Currents in connectionism

Minds and Machines 3 (2):125-153 (1993)
  This paper reviews four significant advances on the feedforward architecture that has dominated discussions of connectionism. The first involves introducing modularity into networks by employing procedures whereby different networks learn to perform different components of a task, and a Gating Network determines which network is best equiped to respond to a given input. The second consists in the use of recurrent inputs whereby information from a previous cycle of processing is made available on later cycles. The third development involves developing compressed representations of strings in which there is no longer an explicit encoding of the components but where information about the structure of the original string can be recovered and so is present functionally. The final advance entails using connectionist learning procedures not just to change weights in networks but to change the patterns used as inputs to the network. These advances significantly increase the usefulness of connectionist networks for modeling human cognitive performance by, among other things, providing tools for explaining the productivity and systematicity of some mental activities, and developing representations that are sensitive to the content they are to represent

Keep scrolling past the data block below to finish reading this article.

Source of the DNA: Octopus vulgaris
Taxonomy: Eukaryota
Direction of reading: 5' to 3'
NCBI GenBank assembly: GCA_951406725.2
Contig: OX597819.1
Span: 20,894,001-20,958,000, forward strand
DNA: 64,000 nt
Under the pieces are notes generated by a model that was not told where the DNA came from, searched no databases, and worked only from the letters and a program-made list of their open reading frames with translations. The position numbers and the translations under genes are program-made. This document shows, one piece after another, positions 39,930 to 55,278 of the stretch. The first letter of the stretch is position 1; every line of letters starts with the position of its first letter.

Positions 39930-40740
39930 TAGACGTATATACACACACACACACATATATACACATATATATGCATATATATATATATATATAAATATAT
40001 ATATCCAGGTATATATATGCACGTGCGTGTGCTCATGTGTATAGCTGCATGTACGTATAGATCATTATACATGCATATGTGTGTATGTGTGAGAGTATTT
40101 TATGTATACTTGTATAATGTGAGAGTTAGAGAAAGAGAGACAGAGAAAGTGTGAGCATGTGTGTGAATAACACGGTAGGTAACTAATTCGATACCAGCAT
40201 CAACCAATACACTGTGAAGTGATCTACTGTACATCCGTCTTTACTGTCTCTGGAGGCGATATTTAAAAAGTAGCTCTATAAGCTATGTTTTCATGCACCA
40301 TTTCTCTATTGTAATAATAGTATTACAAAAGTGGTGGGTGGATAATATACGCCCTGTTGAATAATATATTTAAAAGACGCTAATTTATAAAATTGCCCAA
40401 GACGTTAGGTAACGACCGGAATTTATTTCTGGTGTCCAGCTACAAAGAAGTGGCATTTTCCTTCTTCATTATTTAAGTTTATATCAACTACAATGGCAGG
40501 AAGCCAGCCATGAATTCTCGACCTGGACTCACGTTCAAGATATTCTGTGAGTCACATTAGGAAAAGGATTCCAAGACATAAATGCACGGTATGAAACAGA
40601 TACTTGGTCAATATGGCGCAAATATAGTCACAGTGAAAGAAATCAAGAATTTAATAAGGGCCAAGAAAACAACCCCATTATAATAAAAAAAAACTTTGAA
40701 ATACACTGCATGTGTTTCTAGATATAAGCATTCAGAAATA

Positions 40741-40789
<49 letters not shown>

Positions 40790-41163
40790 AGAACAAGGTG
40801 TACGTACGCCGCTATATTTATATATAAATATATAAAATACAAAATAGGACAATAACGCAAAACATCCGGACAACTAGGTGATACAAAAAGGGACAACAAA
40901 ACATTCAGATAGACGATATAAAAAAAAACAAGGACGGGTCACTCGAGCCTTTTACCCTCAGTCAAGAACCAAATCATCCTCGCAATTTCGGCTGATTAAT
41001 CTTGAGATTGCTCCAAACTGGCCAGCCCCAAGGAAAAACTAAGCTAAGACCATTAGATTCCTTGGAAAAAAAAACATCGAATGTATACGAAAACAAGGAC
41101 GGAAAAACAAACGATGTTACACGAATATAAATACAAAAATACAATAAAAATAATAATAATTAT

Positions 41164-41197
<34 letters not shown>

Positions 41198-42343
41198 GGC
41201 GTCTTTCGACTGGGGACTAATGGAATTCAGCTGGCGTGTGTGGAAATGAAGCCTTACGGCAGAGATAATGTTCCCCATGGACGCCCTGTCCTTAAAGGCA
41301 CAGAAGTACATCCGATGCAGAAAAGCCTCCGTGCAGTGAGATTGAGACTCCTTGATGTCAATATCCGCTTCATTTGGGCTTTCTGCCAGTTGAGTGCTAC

Keywords Connectionism  neural networks  expert networks  recurrent networks  RAAM networks
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DOI 10.1007/BF00975529
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References found in this work BETA
John R. Searle (1980). Minds, Brains and Programs. Behavioral and Brain Sciences 3 (3):417-57.
Jeffrey L. Elman (1990). Finding Structure in Time. Cognitive Science 14 (2):179-211.

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William S. Robinson (1995). Direct Representation. Philosophical Studies 80 (3):305-22.

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